In an earlier post, I explained that the standard “feedback license” arises out of a misunderstanding of IP—and generally asks too much from the would-be licensor. After some kvetching in the comments from Professor Eric Goldman, I suggested a “Disclaimer of Idea Restrictions” instead of a feedback license. Since then, I’ve expanded on that idea and drafted more detailed terms for such a disclaimer. The clause below could appear in a larger contract or serve as the central clause in an agreement about feedback and idea submissions: a contract I now call the “Anti-NDA.” (Apologies to those who didn’t follow the earlier posts. You’ll clear up any confusion if you review the first post, linked above.)
Section _. FEEDBACK. Company has not agreed and does not agree to treat as confidential any suggestion or idea provided by Discloser (any “Feedback”), and nothing in this Agreement or in the parties’ dealings arising out of or related to this Agreement will restrict Company’s right to use, profit from, disclose, publish, or otherwise exploit any Feedback, without compensating Discloser.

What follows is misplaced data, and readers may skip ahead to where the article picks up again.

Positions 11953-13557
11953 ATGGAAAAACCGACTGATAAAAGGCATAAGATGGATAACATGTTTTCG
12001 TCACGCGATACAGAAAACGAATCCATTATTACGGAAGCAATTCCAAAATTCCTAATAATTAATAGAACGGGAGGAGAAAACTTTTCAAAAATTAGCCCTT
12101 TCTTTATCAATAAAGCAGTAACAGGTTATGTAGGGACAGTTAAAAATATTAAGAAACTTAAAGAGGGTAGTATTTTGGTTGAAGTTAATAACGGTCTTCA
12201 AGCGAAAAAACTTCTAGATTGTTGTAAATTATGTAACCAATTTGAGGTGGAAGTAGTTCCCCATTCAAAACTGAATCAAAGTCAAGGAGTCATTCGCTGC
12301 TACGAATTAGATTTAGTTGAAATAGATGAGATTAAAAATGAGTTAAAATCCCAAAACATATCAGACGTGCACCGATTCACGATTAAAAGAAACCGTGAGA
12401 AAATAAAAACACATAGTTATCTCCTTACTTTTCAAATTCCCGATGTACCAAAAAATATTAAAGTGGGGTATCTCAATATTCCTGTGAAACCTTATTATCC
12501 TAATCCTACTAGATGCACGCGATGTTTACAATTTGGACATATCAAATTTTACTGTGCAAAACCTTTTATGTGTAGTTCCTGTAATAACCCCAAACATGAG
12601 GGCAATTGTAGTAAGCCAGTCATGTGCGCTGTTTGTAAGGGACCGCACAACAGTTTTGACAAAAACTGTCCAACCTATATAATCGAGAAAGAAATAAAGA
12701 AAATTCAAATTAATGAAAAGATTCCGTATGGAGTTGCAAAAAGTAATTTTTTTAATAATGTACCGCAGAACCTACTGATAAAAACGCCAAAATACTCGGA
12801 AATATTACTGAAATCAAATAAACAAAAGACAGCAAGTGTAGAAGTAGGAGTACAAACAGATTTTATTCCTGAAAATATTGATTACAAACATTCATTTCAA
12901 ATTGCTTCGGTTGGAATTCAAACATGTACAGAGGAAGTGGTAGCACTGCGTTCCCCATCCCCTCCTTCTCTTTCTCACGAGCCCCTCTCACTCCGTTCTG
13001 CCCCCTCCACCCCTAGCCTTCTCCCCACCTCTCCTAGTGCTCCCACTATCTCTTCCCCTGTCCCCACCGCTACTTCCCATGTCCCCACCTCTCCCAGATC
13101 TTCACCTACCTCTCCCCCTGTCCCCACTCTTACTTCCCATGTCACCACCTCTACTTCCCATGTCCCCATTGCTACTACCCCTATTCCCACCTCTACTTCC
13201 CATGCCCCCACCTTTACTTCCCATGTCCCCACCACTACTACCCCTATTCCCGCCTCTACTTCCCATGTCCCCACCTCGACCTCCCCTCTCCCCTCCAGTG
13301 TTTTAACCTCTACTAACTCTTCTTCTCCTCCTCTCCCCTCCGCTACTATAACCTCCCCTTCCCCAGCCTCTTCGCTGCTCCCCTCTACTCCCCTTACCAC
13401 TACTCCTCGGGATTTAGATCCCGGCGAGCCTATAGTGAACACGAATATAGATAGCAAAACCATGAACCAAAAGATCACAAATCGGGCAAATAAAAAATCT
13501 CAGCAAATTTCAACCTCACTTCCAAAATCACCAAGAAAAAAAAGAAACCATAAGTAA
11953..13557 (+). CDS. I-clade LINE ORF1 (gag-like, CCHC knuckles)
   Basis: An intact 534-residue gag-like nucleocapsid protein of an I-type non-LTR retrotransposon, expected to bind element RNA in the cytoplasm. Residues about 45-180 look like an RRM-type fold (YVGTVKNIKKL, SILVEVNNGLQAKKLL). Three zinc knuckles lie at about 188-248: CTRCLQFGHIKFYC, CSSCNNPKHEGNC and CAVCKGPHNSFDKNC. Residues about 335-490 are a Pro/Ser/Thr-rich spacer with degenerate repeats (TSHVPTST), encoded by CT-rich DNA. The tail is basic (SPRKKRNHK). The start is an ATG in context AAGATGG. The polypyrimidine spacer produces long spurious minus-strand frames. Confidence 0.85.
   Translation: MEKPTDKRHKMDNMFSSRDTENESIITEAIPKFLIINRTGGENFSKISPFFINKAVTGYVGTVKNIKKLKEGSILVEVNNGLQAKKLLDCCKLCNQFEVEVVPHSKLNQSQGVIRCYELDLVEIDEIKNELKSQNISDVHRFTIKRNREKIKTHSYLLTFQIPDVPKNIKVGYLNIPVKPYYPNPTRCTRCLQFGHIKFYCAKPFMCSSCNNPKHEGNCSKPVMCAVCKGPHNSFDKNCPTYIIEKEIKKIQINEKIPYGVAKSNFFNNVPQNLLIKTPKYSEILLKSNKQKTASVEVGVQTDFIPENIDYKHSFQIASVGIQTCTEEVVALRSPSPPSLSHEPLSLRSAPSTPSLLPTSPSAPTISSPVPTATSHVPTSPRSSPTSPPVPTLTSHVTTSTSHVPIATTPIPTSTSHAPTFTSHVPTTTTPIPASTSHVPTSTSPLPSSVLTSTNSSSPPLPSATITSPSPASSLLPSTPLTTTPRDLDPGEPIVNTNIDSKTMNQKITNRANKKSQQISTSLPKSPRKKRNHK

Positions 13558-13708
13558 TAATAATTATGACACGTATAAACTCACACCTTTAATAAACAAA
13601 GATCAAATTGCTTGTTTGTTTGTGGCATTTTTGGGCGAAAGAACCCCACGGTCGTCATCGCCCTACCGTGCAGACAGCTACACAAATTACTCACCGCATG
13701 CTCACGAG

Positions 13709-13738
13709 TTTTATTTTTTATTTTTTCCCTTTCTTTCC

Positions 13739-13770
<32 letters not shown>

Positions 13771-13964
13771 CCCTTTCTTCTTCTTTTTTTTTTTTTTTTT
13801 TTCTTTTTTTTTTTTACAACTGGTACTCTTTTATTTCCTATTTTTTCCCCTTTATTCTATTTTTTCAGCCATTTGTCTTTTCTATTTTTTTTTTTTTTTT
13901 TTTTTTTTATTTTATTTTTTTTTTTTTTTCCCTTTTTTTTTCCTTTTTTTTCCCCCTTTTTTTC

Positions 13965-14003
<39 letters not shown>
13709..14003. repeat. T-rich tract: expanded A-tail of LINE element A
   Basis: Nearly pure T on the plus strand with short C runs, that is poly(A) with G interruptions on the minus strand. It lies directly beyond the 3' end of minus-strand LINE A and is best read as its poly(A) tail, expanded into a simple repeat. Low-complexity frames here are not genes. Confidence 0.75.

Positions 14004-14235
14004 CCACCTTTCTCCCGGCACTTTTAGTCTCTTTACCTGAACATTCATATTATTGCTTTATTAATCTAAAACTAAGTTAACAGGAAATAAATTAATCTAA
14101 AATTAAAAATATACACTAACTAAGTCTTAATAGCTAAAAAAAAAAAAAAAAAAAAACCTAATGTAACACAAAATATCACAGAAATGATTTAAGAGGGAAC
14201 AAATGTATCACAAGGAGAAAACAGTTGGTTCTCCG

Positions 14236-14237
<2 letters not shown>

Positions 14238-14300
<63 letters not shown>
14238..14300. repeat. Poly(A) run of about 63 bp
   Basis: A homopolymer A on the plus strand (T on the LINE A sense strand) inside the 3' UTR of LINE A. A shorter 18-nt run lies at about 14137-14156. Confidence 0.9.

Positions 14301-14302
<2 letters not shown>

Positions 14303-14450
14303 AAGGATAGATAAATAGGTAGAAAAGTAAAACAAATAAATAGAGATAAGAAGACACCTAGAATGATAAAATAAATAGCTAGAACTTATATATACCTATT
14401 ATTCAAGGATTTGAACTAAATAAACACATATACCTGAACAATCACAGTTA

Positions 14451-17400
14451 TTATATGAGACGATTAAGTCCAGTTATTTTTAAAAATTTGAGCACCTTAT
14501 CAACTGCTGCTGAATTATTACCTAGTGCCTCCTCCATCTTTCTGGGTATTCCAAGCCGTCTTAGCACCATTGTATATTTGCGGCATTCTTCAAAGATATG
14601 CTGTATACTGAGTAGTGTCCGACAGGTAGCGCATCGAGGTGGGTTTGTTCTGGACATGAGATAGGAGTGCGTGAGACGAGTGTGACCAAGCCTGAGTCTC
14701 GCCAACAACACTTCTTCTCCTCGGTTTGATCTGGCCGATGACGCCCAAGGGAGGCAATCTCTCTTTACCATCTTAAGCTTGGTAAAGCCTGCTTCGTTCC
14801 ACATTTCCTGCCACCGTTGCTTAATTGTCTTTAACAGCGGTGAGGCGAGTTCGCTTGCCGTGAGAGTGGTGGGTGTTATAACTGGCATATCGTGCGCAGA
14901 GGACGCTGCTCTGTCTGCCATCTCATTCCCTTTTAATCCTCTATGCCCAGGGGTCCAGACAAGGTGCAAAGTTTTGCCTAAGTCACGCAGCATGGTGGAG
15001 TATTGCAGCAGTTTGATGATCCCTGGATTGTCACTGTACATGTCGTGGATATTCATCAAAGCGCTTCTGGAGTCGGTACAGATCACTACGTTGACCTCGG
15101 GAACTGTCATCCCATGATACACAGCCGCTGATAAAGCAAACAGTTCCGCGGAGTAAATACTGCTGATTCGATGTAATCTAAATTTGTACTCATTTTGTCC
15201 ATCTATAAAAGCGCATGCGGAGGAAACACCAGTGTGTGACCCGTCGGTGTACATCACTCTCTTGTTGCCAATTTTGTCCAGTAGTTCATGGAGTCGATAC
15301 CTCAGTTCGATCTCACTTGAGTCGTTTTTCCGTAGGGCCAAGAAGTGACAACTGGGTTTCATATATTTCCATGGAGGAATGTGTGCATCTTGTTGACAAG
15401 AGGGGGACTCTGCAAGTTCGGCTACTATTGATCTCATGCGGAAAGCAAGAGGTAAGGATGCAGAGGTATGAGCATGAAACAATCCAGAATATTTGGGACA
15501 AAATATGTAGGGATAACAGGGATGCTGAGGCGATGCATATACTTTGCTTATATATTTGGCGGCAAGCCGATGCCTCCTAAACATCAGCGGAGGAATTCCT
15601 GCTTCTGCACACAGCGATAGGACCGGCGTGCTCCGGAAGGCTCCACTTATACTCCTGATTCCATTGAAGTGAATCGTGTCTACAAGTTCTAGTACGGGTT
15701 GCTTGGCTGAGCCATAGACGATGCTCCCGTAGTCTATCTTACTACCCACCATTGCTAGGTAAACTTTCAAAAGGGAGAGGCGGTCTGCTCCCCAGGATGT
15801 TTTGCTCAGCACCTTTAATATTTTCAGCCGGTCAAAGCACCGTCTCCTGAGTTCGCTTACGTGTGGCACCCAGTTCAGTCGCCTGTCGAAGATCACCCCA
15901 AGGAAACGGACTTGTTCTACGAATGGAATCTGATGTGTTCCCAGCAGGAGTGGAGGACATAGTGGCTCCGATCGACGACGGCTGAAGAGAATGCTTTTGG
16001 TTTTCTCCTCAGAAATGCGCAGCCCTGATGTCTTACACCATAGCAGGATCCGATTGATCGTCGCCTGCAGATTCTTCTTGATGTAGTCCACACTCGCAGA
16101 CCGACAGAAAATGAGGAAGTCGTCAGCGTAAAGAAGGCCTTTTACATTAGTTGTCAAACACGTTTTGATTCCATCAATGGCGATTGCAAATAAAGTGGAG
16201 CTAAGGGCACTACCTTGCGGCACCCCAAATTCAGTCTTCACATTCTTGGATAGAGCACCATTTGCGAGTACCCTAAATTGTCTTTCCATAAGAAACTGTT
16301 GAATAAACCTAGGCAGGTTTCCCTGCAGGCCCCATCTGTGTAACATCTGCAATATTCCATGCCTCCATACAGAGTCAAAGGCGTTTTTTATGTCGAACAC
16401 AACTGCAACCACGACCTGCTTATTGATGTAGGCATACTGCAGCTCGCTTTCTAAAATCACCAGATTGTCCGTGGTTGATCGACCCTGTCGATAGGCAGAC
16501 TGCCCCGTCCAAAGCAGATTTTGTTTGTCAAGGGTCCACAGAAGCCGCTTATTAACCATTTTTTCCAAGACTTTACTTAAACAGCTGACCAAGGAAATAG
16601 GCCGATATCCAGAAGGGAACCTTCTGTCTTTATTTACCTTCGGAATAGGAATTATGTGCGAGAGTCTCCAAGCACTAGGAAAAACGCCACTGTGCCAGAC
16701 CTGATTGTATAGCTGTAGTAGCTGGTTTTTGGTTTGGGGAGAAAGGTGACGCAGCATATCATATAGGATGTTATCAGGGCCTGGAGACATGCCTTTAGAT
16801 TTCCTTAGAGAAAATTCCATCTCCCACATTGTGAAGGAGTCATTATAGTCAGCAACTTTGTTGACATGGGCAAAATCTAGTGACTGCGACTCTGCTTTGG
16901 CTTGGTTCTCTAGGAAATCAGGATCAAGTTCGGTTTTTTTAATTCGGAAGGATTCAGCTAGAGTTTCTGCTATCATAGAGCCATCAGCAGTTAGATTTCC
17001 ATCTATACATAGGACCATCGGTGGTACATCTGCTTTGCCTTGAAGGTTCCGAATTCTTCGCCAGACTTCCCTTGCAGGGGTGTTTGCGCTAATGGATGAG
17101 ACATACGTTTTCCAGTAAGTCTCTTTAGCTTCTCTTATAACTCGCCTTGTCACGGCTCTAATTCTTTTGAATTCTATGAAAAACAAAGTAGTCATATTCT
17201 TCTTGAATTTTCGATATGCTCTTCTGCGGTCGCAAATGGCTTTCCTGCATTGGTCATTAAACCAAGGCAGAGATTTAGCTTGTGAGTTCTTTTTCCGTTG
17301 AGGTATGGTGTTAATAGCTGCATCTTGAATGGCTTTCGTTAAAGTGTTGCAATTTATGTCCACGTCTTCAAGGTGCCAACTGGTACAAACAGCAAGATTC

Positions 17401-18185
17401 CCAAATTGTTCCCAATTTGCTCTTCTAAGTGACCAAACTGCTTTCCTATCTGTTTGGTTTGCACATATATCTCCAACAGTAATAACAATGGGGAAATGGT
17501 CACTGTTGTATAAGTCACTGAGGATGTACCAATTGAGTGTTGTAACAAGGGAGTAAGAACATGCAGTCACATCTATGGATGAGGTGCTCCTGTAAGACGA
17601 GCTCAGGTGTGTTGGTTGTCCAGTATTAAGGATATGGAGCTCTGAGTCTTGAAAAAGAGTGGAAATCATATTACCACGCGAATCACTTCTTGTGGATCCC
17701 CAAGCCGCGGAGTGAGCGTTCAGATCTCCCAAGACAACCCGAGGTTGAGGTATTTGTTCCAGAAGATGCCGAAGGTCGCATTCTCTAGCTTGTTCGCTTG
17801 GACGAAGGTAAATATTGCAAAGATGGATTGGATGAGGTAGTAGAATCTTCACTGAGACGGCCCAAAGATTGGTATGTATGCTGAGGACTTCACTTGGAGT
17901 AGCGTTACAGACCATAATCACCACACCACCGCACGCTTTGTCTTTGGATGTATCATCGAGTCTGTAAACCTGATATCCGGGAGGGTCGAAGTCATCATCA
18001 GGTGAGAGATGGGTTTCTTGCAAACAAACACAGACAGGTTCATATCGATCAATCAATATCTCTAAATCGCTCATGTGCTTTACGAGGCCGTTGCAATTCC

(a) No IP. Without limiting the generality of the foregoing, Discloser agrees that its provision of Feedback does not give it any intellectual property or any other right, title, or interest in or to software, inventions, or other assets created by Company, even if such Feedback leads Company to create the software, invention, or other asset. This Section __ does not give Company a license to any patent or copyright Discloser may have in Feedback.
(b) No Obligations re Feedback. Company shall have no obligation to incorporate Feedback into any product or service, and Discloser shall have no obligation to provide Feedback.
A final note. The last sentence of Subsection (a) protects the discloser. If this becomes your company’s standard form, you might not worry about protecting the discloser: the other party. But some smart disclosers will insist on this clarification.
© 2013 by David W. Tollen. All rights reserved.